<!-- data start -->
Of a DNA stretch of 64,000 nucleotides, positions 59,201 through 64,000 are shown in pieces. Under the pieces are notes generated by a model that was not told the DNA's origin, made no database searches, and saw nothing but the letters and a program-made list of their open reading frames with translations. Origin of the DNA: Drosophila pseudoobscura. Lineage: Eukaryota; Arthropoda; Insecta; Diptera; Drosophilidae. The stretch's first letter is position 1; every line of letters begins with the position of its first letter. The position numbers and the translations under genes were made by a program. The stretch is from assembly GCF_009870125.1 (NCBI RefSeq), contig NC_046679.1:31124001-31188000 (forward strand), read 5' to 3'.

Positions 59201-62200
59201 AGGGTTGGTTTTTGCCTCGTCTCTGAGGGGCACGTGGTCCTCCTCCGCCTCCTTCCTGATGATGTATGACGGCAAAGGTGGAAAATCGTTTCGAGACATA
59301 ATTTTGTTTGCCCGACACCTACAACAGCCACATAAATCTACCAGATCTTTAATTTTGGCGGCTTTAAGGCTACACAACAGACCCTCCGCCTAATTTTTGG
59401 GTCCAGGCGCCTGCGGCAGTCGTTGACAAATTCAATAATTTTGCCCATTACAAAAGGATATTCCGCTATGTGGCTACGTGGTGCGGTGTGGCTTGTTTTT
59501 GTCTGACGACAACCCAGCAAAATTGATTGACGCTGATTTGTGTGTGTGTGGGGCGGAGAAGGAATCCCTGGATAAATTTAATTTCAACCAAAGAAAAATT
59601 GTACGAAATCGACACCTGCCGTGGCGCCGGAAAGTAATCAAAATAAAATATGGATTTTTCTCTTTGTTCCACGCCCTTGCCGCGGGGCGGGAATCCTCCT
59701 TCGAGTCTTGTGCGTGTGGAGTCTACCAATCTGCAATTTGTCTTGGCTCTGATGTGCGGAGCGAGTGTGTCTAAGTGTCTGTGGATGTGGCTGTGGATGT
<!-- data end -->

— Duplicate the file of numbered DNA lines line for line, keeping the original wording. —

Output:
Of a DNA stretch of 64,000 nucleotides, positions 59,201 through 64,000 are shown in pieces. Under the pieces are notes generated by a model that was not told the DNA's origin, made no database searches, and saw nothing but the letters and a program-made list of their open reading frames with translations. Origin of the DNA: Drosophila pseudoobscura. Lineage: Eukaryota; Arthropoda; Insecta; Diptera; Drosophilidae. The stretch's first letter is position 1; every line of letters begins with the position of its first letter. The position numbers and the translations under genes were made by a program. The stretch is from assembly GCF_009870125.1 (NCBI RefSeq), contig NC_046679.1:31124001-31188000 (forward strand), read 5' to 3'.

Positions 59201-62200
59201 AGGGTTGGTTTTTGCCTCGTCTCTGAGGGGCACGTGGTCCTCCTCCGCCTCCTTCCTGATGATGTATGACGGCAAAGGTGGAAAATCGTTTCGAGACATA
59301 ATTTTGTTTGCCCGACACCTACAACAGCCACATAAATCTACCAGATCTTTAATTTTGGCGGCTTTAAGGCTACACAACAGACCCTCCGCCTAATTTTTGG
59401 GTCCAGGCGCCTGCGGCAGTCGTTGACAAATTCAATAATTTTGCCCATTACAAAAGGATATTCCGCTATGTGGCTACGTGGTGCGGTGTGGCTTGTTTTT
59501 GTCTGACGACAACCCAGCAAAATTGATTGACGCTGATTTGTGTGTGTGTGGGGCGGAGAAGGAATCCCTGGATAAATTTAATTTCAACCAAAGAAAAATT
59601 GTACGAAATCGACACCTGCCGTGGCGCCGGAAAGTAATCAAAATAAAATATGGATTTTTCTCTTTGTTCCACGCCCTTGCCGCGGGGCGGGAATCCTCCT
59701 TCGAGTCTTGTGCGTGTGGAGTCTACCAATCTGCAATTTGTCTTGGCTCTGATGTGCGGAGCGAGTGTGTCTAAGTGTCTGTGGATGTGGCTGTGGATGT